Thursday, November 01, 2007

Tao Te Ching by Lao Tzu; Chapter 25 "The Mother of All Things"

I note that Lao Tzu describes God as "Tao" (translated as the "Way"). I further note that Lao Tzu says that Tao could be called "the Mother of all things". And finally, Lao Tzu gives Tao the name "The Great". This is a profound chapter from the Tao Te Ching.

3 comments:

Scott Starr said...

First this is great work on the clip.
The look and the flow is spot on.

Next, what this reminds me of as do all the Sun Tzu clips is these passages from Acts 17, pay special attention to verses 23-31:

16 Now while Paul was awaiting them at Athens, his spirit was grieved and roused to anger as he saw that the city was full of idols.

17 So he reasoned and argued in the synagogue with the Jews and those who worshiped there, and in the marketplace [where assemblies are held] day after day with any who chanced to be there.

18 And some also of the Epicurean and Stoic philosophers encountered him and began to engage in discussion. And some said, What is this babbler with his scrap-heap learning trying to say? Others said, He seems to be an announcer of foreign deities--because he preached Jesus and the resurrection.

19 And they took hold of him and brought him to the [c]Areopagus [Mars Hill meeting place], saying, May we know what this novel (unheard of and unprecedented) teaching is which you are openly declaring?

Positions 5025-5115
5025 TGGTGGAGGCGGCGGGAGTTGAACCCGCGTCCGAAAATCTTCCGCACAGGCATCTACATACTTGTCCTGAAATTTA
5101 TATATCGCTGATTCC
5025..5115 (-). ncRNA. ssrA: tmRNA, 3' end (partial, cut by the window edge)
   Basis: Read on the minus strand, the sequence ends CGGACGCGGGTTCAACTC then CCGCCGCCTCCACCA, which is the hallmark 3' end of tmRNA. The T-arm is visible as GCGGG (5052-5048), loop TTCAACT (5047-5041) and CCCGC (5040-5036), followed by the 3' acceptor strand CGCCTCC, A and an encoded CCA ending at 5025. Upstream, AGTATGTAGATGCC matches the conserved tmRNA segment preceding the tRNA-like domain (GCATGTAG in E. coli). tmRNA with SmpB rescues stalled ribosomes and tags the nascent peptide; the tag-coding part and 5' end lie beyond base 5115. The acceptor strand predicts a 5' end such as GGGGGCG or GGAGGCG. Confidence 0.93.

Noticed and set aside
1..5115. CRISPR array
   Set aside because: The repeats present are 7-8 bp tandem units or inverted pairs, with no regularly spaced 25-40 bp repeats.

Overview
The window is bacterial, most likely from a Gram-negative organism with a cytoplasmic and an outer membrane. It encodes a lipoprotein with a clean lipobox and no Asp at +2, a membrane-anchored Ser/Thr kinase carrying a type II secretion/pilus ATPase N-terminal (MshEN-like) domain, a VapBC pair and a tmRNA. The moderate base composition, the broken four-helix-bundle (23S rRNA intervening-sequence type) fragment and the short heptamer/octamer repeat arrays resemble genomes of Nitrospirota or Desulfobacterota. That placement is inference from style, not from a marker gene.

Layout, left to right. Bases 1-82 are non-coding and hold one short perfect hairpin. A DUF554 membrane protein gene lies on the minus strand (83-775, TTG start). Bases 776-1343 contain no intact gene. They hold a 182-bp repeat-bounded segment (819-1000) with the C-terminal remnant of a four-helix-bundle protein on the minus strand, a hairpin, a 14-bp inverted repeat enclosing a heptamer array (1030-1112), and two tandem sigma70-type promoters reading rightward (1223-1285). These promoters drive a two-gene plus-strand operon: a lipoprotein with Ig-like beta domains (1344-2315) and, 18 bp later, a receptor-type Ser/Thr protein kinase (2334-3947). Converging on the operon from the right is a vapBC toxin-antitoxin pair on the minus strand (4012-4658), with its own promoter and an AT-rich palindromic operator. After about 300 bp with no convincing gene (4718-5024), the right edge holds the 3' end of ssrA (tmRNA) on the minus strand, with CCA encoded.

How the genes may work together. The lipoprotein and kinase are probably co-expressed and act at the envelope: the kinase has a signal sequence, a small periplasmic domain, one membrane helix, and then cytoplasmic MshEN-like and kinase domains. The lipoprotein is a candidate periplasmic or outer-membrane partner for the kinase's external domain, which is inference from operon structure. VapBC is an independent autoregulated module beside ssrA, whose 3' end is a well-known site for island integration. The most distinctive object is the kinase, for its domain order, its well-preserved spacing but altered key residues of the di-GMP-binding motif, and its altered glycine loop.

20 For you set forth some startling things, foreign and strange to our ears; we wish to know therefore just what these things mean--

21 For the Athenians, all of them, and the foreign residents and visitors among them spent all their leisure time in nothing except telling or hearing something newer than the last--

22 So Paul, standing in the center of the Areopagus [Mars Hill meeting place], said: Men of Athens, I perceive in every way [on every hand and with every turn I make] that you are most religious or very reverent to demons.

23 For as I passed along and carefully observed your objects of worship, I came also upon an altar with this inscription, To the unknown god. Now what you are already worshiping as unknown, this I set forth to you.

24 The God Who produced and formed the world and all things in it, being Lord of heaven and earth, does not dwell in handmade shrines.

25 Neither is He served by human hands, as though He lacked anything, for it is He Himself Whogives life and breath and all things to all [people].(A)

26 And He made from one [common origin, one source, one blood] all nations of men to settle on the face of the earth, having definitely determined [their] allotted periods of time and the fixed boundaries of their habitation (their settlements, lands, and abodes),

27 So that they should seek God, in the hope that they might feel after Him and find Him, although He is not far from each one of us.

28For in Him we live and move and have our being; as even some of your [own] poets have said, For we are also His offspring.

29 Since then we are God's offspring, we ought not to suppose that Deity (the Godhead) is like gold or silver or stone, [of the nature of] a representation by human art and imagination, or anything constructed or invented.

30 Such [former] ages of ignorance God, it is true, ignored and allowed to pass unnoticed; but now He charges all people everywhere to repent ([d]to change their minds for the better and heartily to amend their ways, with abhorrence of their past sins),

31 Because He has fixed a day when He will judge the world righteously (justly) by a Man Whom He has destined and appointed for that task, and He has made this credible and given conviction and assurance and evidence to everyone by raising Him from the dead.(B)